Fun with maps

Many factors traditionally determined borders between jurisdictions. Some follow approximately linguistic, ethnic or religious boundaries. Others are based on straightforward points of reference, such as rivers, lakes, mountain ranges or latitude/longitude coordinates. Few were ever determined with the help of a computer.

What would the map look like if boundaries were created using the many data analysis tools we have at our disposal today?

The first example below comes from an analysis conducted by Robert David Sullivan of CommonWealth magazine. His re-drawing of U.S. state boundaries is based on his county-by-county analysis of how Americans voted in elections from 1948 to 2008. The results is a 10-state U.S.A. (more if you treat non-contiguous regions, such as the Upper Coasts, as being separate states).

Sullivan's political map of the U.S.

Sullivan's political map of the U.S.

The next map comes from Luanne von Schneidemesser, Ph.D., a linguistics professor at the University of Wisconsin-Madison. Her map is based on English usage in the U.S. — specifically, the terms that people use to refer to beverages such as Pepsi and Coca-Cola. Her map shows a 5-8 state U.S. divided largely along north/south and East Coast/West Coast lines.

Von Schneidemesser beverage terminology map of the U.S.

Von Schneidemesser beverage terminology map of the U.S.

Here’s an interesting one that looks at Canada’s ethnic boundaries. It still comes out to about 13 provinces or territories, depending on where you draw the lines, but a redrawing of our provincial and territorial boundaries along these lines would still produce a much different looking Canada than we know today.

Census ethnic distribution map

Census ethnic distribution map

Now, on the other hand, here is a border that doesn’t seem to follow rhyme or reason. It’s the border between the Belgian provinces of Flanders and Wallonia, and by extension, between the Walloon town of Braine-L’Alleud and the Flemish town of Sint-Genesius-Rode.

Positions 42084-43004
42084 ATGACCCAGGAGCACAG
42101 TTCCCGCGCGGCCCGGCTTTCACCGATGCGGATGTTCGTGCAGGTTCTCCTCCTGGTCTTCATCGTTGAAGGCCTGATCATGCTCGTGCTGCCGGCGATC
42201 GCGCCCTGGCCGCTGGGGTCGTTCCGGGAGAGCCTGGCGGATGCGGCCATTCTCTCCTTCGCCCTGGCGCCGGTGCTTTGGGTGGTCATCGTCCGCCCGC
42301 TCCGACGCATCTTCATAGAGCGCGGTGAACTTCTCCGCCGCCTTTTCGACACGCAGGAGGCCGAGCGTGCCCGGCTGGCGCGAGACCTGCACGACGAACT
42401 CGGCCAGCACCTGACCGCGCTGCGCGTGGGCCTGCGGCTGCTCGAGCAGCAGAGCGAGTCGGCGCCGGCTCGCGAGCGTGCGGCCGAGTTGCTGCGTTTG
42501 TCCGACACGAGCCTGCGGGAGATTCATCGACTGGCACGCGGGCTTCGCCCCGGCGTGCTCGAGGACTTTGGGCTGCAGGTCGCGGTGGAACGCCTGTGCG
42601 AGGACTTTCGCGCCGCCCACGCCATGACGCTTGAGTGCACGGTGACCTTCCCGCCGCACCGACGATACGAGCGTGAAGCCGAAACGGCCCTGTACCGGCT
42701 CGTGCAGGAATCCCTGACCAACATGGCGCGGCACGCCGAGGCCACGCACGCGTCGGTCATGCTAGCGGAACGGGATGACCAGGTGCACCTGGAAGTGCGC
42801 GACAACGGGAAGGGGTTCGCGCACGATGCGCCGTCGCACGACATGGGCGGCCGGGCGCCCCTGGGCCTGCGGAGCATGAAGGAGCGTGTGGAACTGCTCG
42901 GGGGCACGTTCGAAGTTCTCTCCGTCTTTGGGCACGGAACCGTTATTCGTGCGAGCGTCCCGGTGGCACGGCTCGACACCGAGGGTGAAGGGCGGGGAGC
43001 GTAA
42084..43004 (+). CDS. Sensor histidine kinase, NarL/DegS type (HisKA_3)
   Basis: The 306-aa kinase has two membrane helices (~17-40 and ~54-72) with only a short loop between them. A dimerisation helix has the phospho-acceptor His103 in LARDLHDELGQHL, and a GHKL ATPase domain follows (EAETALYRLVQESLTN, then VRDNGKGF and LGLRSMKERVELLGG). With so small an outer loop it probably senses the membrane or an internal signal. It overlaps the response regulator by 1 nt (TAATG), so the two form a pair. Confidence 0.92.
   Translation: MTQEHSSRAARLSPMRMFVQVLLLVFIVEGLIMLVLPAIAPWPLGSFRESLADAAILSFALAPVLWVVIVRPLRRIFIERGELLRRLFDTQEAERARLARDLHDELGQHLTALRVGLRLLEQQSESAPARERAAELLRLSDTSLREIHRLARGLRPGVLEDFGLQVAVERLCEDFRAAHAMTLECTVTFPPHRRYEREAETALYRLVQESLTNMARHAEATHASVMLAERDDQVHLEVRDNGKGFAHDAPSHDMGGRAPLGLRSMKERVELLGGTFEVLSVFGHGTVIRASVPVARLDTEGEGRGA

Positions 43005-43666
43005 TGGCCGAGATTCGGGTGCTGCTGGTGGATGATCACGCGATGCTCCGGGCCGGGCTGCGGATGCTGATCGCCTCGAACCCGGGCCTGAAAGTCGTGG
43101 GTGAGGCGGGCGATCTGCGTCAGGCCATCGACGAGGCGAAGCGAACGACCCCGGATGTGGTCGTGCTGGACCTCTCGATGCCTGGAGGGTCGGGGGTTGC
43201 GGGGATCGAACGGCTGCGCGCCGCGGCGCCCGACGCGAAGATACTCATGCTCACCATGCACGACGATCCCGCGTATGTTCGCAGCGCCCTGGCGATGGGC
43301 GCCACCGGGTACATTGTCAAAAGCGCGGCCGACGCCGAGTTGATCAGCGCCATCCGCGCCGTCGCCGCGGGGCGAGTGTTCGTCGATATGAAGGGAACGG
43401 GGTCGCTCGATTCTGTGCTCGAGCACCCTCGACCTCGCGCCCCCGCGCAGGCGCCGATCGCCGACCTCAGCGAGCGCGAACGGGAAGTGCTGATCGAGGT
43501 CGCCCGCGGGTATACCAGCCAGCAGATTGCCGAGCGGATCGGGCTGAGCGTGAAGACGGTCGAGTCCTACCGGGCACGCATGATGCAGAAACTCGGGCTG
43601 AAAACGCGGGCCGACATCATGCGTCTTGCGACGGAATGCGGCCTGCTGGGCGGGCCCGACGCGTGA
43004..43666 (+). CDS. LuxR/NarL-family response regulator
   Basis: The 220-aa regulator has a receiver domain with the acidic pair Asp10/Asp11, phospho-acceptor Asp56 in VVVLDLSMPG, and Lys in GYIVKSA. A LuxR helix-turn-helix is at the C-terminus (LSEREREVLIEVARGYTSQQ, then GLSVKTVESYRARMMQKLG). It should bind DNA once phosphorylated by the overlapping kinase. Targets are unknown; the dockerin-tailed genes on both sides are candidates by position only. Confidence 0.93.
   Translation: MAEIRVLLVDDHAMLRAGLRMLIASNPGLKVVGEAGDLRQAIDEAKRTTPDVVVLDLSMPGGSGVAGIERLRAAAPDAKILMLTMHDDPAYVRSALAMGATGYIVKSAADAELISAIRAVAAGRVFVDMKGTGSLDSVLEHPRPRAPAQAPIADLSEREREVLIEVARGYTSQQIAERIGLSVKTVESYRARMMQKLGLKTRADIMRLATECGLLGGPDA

What’s noteworthy about this boundary is that it might become Europe’s next international border. Belgians went to the polls a few days ago and elected a parliament in which the Flemish separatists are the largest party. You might recall this blog discussing Belgium’s problems in late April. This week’s election seems to bring the country even closer to breakup.

Nowhere are these problems more acute than in the towns and suburbs that straddle the Flemish-Walloon frontier, where a 38-year-old woman was “refused permission to buy a house in the southern suburb of Sint-Genesius-Rode because she can’t prove sufficient Flemish roots” (!) and where, if you happen to ask for a government form in the ‘wrong’ official language, you’ll have to wait for authorization.

If these tensions lead to a Belgian breakup, it could truly complicate life in Sint-Genesius-Rode/Braine-L’Alleud, where the would-be international boundary between an independent Flanders and an independent (or French-annexed) Wallonia would run through the middle of a few houses, meander across peoples’ yards, bisect the occasional driveway and, in at least one instance visible below, cut through a family’s backyard swimming pool.

There Goes the Neighbourhood: Walking the dog could turn into an international journey in this Belgian neighbourhood if that country splits up

Fortunately for residents of Avenue du Saphir/Saffierlaan — where merely walking down the street takes you from Flanders to Wallonia — it’s unlikely that there would be any border controls requiring people to report to customs if they merely walk down the street. It does make you wonder, though, which country’s postal system would be responsible for delivering the mail to that one house about half-way down the street, where the boundary appears to run between the sidewalk and the mailbox.

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About theviewfromseven
A lone wolf and a bit of a contrarian who sometimes has something to share.

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